Amid ongoing pleas for tougher action to improve air quality, Bureau Veritas has stated government plans to tackle pollution from farming is a ‘step forward’ in cutting ammonia gas and harmful particulates.
Published last month by the Department for Environment, Food and Rural Affairs (DEFRA), the Clean Air Strategy 2019 is the UK’s flagship policy for addressing poor air quality, which is the leading environmental risk to human health in the UK responsible for up to 36,000 deaths each year1.
For the first time, the strategy includes a greater focus on reducing particulate matter such as PM2.5 – a pollutant linked to lung and heart damage2 – and sets out ambitious plans to reduce ammonia emissions from farming, which accounts for a high proportion of PM2.5 concentrations in the UK. Overall, the government has also committed to halving the number of people living in locations with high PM2.5 concentrations by 2025.
Jamie Clayton, Principal Air Quality Consultant at Bureau Veritas, explains: “Poor air quality is currently one of the greatest threats to public health. And the farming sector accounts for 88% of the ammonia emissions in the UK3, often released during the storage and spreading of manures and slurries, and from the application of inorganic fertilisers.
“Historically, most air quality improvement measures have never targeted agriculture or indeed rural areas. However, the government’s pledge to cut PM2.5 concentrations, of which ammonia emissions are a significant contributor, is a welcome step forward in tackling the level of harmful particulates in the air. The move will require policymakers to work closely with the farming community to limit damaging levels of PM2.5 through the effective reduction of ammonia emissions in agricultural processes.”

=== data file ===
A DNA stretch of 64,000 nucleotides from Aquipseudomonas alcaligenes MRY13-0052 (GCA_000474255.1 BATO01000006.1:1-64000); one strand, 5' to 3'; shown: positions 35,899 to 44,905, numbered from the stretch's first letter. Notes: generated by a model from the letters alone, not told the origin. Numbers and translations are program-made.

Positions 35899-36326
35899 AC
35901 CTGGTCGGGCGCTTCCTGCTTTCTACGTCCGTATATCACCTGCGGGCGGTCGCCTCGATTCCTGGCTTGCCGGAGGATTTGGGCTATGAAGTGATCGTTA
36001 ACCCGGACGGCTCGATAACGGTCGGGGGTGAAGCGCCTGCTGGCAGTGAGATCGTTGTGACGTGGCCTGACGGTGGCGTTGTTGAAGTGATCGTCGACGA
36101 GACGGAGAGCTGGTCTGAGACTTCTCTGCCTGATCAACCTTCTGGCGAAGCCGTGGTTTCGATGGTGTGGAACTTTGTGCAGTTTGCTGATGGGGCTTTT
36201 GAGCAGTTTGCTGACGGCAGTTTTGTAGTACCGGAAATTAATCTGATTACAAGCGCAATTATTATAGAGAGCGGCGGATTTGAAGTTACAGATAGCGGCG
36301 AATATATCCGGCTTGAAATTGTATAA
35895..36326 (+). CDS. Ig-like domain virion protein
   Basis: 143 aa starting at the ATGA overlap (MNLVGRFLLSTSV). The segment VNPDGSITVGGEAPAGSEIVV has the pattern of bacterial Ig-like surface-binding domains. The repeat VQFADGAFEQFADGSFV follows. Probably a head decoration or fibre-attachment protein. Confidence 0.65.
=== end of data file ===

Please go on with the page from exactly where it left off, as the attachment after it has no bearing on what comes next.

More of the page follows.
The comments come amid mounting criticism that the Clean Air Strategy does not go far enough in tackling road traffic emissions4, which still accounts for the bulk of Britain’s air pollution.
Jamie said: “Reducing PM2.5 concentrations to WHO guideline levels certainly requires a new way of thinking about air quality improvement measures, and the strategy has hinted at potential new legislation to target particulate emissions from tyres and brakes from road transport, which would previously have been seen as not worth considering compared to tailpipe emissions.”
The leading testing, inspection and certification firm added that changing consumer behaviour will start to play a greater a role in improving air quality, particularly in addressing exposure to toxins in the home.
Jamie adds: “Another area gaining traction is how to reduce exposure to toxins at home. In addition to the much publicised particulate and sulphur dioxide emissions from burning wood and coal, there are increasing concerns over non-methane volatile organic compounds (NMVOCs), a harmful chemical found in carpets, upholstery, paint, cleaning products, personal care products and even scented candles.
“The government is now calling for better labelling of products containing NMVOCs to raise public awareness the need to increase ventilation when using such products to prevent the harmful build-up of emissions. Changing consumer behaviour in this way is a central tenet of the Clean Air Strategy and promoting personal responsibility for ’doing our bit’ will only help to ensure the air we breathe is clean and safe for generations to come.”
Bureau Veritas offers a team of air quality experts committed to providing best practice consultancy support for customers around how to assess and manage air pollutant emissions to ensure compliance, whilst maintaining economic feasibility. For further information, call 0345 600 1828 or visit www.bureauveritas.co.uk